On second try, the GOP has begun the process of repealing the ACA.
A revised version of the American Health Care Act (AHCA), the replacement bill for the Affordable Care Act (ACA) proposed by House Republicans, narrowly passed through the House of Representatives by a vote of 217-213.
An earlier incarnation of the AHCA produced widespread criticism from medical and senior associations, an acidic debate on the House floor, internal conflict within the GOP, and no vote. Lacking the necessary support, the original March 23rd vote on the bill was postponed to the next day before the legislation was pulled from consideration entirely upon the realization that it would not have the support to pass the House.
Internal deal-making sewed up GOP support for the newest version. The most glaring difference between this version of the bill and the previous is the Meadows-MacArthur amendment, allowing states to eliminate the ACA’s pre-existing condition requirements (or protections, depending on which party had the floor).
The early iteration of AHCA was partially sunk by the most conservative elements of the GOP, led by the stalwart House Freedom Caucus, which believed the bill was not a far enough departure from the ACA. Even in March, the draft was amended on several points to appease the Freedom Caucus, but still failed to garner the support it needed. The Meadows-MacArthur amendment helped rope in the Freedom Caucus.
Concessions were made to the party’s center as well. Yesterday, often-moderate Republican Representative Frank Upton of Michigan flipped to favor the bill after $8 billion was written into it to assist those with pre-existing conditions. Upton had been previously critical of the impact the AHCA may have on those individuals, though critics on the other side of the aisle consider that $8 billion concession to still be a drop in the bucket.
While the Republicans worked hard to concede enough points to unite their own ranks behind the legislation, there was no necessity to appease any Democratic support. Twenty Republicans defected and voted against the bill.
Members of the minority party continued their scathing criticism of the bill, reiterating everything they had objected to in March while claiming the state waiver on pre-existing conditions had “made a bad bill even worse.”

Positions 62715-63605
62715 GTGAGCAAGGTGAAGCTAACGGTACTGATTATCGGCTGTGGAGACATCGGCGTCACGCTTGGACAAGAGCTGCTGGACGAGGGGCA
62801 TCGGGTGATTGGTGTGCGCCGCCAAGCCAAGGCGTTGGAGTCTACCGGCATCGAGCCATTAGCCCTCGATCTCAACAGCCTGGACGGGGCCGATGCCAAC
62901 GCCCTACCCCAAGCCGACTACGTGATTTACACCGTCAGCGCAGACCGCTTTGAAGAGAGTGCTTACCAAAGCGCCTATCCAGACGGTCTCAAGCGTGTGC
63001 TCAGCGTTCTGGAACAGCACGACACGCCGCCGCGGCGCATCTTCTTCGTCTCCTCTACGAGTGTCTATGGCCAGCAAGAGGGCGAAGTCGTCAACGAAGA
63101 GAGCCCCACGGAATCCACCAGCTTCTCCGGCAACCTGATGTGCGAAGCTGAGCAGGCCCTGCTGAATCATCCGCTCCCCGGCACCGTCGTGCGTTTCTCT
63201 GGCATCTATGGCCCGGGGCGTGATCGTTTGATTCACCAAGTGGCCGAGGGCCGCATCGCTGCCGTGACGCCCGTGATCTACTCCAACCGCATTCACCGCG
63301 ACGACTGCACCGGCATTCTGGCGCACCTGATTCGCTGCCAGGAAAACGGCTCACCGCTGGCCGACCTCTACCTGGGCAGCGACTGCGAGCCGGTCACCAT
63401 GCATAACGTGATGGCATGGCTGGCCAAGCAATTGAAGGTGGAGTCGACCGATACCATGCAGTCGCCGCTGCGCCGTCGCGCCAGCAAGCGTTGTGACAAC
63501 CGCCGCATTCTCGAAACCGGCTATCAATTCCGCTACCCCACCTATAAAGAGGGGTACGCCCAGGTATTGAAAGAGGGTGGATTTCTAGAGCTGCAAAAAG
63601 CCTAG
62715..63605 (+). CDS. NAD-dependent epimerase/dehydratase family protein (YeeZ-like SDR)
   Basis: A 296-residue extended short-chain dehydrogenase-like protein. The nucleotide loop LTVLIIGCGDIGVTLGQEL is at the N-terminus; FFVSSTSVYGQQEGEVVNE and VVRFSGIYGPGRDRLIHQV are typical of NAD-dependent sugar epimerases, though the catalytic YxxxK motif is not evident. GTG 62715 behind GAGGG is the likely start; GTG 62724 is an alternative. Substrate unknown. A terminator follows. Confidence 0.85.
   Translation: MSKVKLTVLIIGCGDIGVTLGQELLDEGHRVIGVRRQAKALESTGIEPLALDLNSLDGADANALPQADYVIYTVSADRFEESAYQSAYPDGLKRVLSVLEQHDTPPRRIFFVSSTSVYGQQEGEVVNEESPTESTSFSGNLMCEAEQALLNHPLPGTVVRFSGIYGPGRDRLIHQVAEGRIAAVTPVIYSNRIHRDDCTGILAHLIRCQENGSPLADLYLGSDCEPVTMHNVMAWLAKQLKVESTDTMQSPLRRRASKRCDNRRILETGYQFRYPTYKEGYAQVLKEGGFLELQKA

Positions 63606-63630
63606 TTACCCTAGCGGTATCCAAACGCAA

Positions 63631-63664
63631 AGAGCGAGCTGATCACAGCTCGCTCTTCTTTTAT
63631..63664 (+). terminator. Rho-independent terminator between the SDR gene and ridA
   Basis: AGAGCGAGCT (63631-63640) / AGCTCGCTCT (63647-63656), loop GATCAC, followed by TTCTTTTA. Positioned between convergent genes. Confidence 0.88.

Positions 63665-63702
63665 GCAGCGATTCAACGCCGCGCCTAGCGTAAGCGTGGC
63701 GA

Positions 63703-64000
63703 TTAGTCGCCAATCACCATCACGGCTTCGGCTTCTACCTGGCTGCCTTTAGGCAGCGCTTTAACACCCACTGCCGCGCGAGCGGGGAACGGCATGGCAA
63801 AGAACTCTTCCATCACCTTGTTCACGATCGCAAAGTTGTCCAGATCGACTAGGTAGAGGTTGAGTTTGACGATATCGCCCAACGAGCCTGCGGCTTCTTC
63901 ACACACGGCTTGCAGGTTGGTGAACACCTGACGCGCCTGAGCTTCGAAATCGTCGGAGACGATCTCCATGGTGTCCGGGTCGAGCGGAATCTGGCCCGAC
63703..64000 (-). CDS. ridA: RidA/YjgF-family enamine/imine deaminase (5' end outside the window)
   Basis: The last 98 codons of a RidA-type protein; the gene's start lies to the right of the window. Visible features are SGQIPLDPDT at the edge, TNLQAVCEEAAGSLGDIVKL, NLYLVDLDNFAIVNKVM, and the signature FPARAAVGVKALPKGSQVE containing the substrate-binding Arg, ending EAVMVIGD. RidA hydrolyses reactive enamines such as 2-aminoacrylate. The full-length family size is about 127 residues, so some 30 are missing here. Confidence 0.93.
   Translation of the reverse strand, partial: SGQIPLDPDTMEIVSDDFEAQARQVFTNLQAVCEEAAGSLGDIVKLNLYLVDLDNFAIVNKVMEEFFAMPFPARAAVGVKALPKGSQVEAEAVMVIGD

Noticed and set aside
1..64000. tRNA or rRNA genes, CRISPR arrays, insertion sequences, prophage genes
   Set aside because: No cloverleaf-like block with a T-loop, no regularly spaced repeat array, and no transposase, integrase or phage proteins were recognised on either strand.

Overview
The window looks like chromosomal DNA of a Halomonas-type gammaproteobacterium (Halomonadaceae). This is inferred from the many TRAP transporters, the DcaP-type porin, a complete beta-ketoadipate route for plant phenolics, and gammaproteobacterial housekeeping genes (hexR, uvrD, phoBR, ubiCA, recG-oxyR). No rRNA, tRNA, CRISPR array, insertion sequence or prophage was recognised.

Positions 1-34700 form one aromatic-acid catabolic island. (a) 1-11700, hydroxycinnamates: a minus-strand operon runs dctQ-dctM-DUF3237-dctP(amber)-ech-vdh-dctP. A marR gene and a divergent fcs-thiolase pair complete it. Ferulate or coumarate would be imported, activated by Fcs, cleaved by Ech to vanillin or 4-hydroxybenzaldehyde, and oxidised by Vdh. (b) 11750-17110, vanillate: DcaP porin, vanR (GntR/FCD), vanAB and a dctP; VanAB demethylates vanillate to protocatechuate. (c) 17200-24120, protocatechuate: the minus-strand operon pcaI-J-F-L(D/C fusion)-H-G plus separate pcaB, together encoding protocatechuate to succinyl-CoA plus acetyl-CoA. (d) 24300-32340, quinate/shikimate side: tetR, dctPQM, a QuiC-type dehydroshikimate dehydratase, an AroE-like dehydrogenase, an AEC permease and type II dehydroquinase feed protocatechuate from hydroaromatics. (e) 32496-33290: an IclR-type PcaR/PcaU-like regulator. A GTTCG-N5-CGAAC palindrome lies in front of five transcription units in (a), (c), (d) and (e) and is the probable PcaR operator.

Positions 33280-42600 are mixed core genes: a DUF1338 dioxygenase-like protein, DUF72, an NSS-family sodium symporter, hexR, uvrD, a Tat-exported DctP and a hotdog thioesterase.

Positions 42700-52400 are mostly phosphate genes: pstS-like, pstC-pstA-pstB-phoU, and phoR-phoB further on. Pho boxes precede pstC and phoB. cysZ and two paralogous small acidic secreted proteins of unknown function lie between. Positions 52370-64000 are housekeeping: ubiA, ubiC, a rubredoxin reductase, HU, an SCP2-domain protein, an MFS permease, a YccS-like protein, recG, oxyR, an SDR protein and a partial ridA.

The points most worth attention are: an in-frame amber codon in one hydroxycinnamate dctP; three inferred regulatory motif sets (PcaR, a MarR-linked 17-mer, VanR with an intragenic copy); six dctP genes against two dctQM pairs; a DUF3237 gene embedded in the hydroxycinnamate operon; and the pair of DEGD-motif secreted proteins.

Repeating a theme from the first round of debates 6 weeks ago, Democrats in the House followed every Republican statement with a readout of estimated insurance impacts on that Republican’s constituency. Whereas before their numbers were simply the number of people who may lose their insurance in a given district in the absence of the ACA, Democrats today cited estimates of large premium rises in different areas for those with certain pre-existing conditions.
Many Republicans cited the tenuous insurance situation in Iowa as incentive to vote for the bill. Iowa began the year with three providers broadly covering citizens of the state through ACA exchanges. Two have since pulled out, and the last has threatened to as well, which would leave all but 5 of the state’s 99 counties without a single insurance option.
A hot point of contention was an effort to get that revised AHCA on the floor before the Congressional Budget Office (CBO) was able to update its pre-revision appraisals, which featured striking numbers. The CBO at the time predicted tens of millions of Americans would wind up uninsured in the following decade, as many as 24 million, and that it would cut hundreds of millions from Medicaid.
Again today, this most recent AHCA was debated before a corresponding CBO score had been released. Immediately before its successful vote, the House voted overwhelmingly across party lines to remove language that would have exempted members of Congress and their staffs from it.
The bill can be seen as the first major legislative victory for Donald Trump and the new Republican majority. It is still expected to face a fierce battle in the Senate before it can reach Trump’s desk and become law.